January 3, 1991 |
Federal regulators today proposed a record $3.48 million in fines against Arco Chemical Co. for a July 5, 1990, blast that ripped through a plant in Channelview, Tex., killing 17 workers and injuring at least eight others. Arco Chemical agreed to pay the fine and also agreed to a major revamping of workplace safety programs at its facilities across the country.
July 28, 1998 |
Atlantic Richfield Co., the seventh-largest U.S. oil company, said Monday that its second-quarter profit fell 44% as the lowest oil prices in 12 years and the sale of its coal operations slashed revenue. Los Angeles-based Arco reported profit before gains and charges of $220 million, or 67 cents a diluted share, compared with net income of $390 million, or $1.19, a year ago. The company was expected to earn 68 cents a share, the average estimate of analysts polled by First Call Corp.
August 23, 1991 |
Phillips 66 Co. will pay a record $4 million to settle hundreds of safety citations issued by federal inspectors after a 1989 explosion here in which 23 people were killed and 130 others were injured, the Occupational Safety and Health Administration announced Thursday. The settlement was the largest amount ever paid to the OSHA in the 20-year history of the organization but considerably less than the $5.7 million in fines originally recommended.
July 6, 1990 |
An explosion and fire ripped through a city-block-sized section of a chemical plant "like a rocket just took off," killing at least 17 workers, authorities and witnesses said. The explosion occurred about 11:30 p.m. Thursday as crews were cleaning waste tanks at the Arco Chemical Co. plant in this Houston suburb. The 564-acre complex employs about 350 people and also uses some outside contract workers. Five workers were injured and one was missing.
September 29, 1990 |
Thanks to the 7-year-old compact disc format, the record industry--whose sales plummeted during the oil shocks of the mid-1970s and early 1980s--is singing a more optimistic tune in the face of today's rising oil prices and looming economic downturn.
January 24, 1989 |
Atlantic Richfield announced that it was boosting its quarterly dividend by 12.5% Monday after recording another sizable rise in profit for the fourth quarter. The company also said it would start buying back more of its stock. Arco's performance, at or slightly above the levels predicted by some analysts, marked a continuation of strong profits in its chemical business and retail gasoline operations that more than offset weaker prices for crude oil.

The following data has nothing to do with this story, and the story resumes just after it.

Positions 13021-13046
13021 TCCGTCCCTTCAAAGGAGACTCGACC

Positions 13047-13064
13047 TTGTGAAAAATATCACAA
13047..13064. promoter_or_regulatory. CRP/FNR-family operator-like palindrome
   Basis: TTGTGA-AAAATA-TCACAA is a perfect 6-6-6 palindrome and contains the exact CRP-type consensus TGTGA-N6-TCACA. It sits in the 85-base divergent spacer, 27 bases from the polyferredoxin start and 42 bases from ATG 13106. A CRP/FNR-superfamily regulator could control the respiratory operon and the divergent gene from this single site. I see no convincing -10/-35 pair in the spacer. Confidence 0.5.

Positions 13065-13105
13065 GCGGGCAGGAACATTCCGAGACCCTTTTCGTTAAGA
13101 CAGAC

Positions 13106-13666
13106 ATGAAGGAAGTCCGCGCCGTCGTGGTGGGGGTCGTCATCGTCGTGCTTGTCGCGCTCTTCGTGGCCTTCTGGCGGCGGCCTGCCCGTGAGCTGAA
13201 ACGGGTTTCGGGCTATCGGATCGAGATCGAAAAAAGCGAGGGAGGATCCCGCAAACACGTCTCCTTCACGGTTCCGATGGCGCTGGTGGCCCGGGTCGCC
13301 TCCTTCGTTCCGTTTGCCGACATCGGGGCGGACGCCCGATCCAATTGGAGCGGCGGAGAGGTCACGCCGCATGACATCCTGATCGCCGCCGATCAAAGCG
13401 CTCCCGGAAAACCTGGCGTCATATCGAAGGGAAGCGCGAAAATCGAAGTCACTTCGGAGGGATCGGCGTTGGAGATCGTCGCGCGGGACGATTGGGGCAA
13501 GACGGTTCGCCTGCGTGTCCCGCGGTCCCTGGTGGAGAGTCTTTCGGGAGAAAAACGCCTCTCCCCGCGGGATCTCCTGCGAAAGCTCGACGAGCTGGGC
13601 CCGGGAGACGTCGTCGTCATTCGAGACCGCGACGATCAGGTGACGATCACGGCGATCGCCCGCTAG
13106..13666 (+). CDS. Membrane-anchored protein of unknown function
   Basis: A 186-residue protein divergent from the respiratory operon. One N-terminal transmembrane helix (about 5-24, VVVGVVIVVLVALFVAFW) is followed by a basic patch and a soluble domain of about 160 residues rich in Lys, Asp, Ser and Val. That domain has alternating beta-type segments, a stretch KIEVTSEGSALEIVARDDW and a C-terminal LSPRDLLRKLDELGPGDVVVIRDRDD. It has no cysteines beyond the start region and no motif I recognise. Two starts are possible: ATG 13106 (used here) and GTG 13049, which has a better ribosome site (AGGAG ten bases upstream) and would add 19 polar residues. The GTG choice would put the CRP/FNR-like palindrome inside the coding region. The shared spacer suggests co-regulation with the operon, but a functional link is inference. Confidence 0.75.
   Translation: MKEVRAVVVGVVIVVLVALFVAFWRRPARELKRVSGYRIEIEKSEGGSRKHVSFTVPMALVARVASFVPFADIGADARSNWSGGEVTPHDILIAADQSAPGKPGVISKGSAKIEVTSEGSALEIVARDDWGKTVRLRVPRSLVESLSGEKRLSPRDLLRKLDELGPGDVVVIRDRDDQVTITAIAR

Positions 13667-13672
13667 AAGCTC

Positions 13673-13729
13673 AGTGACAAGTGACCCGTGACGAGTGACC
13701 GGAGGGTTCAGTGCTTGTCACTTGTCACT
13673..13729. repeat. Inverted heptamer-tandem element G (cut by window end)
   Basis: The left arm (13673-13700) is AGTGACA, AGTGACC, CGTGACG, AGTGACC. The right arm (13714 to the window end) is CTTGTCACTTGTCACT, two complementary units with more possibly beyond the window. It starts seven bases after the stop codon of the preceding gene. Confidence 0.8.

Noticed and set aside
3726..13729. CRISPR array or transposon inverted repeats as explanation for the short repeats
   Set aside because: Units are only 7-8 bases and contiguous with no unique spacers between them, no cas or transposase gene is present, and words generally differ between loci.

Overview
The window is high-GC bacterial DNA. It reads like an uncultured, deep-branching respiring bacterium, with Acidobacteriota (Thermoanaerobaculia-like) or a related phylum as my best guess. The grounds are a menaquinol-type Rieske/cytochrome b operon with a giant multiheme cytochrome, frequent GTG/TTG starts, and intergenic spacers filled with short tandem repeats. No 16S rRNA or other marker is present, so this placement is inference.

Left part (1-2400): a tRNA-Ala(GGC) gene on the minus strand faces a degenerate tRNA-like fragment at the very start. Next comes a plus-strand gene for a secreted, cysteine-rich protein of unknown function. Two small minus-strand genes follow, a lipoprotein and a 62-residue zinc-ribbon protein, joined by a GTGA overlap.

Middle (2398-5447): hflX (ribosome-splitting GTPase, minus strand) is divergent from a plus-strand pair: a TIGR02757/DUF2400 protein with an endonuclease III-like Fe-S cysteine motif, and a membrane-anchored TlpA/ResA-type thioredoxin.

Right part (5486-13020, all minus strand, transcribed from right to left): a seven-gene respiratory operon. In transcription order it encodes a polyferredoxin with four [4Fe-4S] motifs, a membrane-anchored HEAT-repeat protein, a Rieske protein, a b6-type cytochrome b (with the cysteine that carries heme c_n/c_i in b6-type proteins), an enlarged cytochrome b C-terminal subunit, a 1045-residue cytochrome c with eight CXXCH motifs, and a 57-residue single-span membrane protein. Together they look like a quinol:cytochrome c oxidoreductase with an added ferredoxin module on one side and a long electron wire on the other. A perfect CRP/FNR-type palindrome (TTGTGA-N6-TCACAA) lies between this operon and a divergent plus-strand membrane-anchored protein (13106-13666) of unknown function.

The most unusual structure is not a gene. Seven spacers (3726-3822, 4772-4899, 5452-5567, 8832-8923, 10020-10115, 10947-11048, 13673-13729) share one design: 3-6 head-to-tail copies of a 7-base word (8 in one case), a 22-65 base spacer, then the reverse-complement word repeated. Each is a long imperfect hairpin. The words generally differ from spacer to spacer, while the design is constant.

July 18, 1998 |
Atlantic Richfield Co., the seventh-largest U.S. oil company, said Friday that it will acquire half of Triton Energy Ltd.'s stake in natural gas reserves in the Gulf of Thailand, providing up to $657 million in financing for the project over seven years. Arco will pay Triton $150 million in cash, provide $377 million in financing to develop the gas field known as Block A-18 and make payments totaling $130 million if Triton meets production goals by July 1, 2005.
May 2, 1989 |
Buoyed largely by proceeds from the sale of a half interest in its petrochemical subsidiary, Atlantic Richfield reported Monday a 76% increase in first-quarter earnings. Arco's performance--at or slightly above the levels predicted by some analysts--was marked by strong profits from chemical and specialty products operations and by declines associated with its refining and marketing activities. Arco said it earned $704 million during the first three months of 1989, compared to $401 million during the same period in 1988.
CALIFORNIA | LOCAL
January 27, 1993 |
Lawyers for chemical companies, in closing statements Tuesday in a long-running toxic exposure trial, argued that their products had not harmed Lockheed workers, blaming the giant aerospace firm for unsafe conditions at its Burbank complex in the 1970s and 1980s. Conditions at Lockheed were "outside of our control," Laurence F. Janssen, lawyer for Exxon, Arco Chemical Co., and several other defendants, told a Los Angeles Superior Court jury as the 6-month-old trial moved toward a close.
CALIFORNIA | LOCAL
July 13, 1990 |
A state investigation confirmed that hardness tests were falsified on 65 welds at the Shell Oil Co. refinery in Carson, but concluded that the faked results were an isolated incident involving two inexperienced workers employed by a New Jersey-based contractor, officials said Thursday. Based on its inspection, the California Division of Occupational Safety and Health issued a five-count citation to the contractor, Cooperheat Inc. of Somerset, N.J.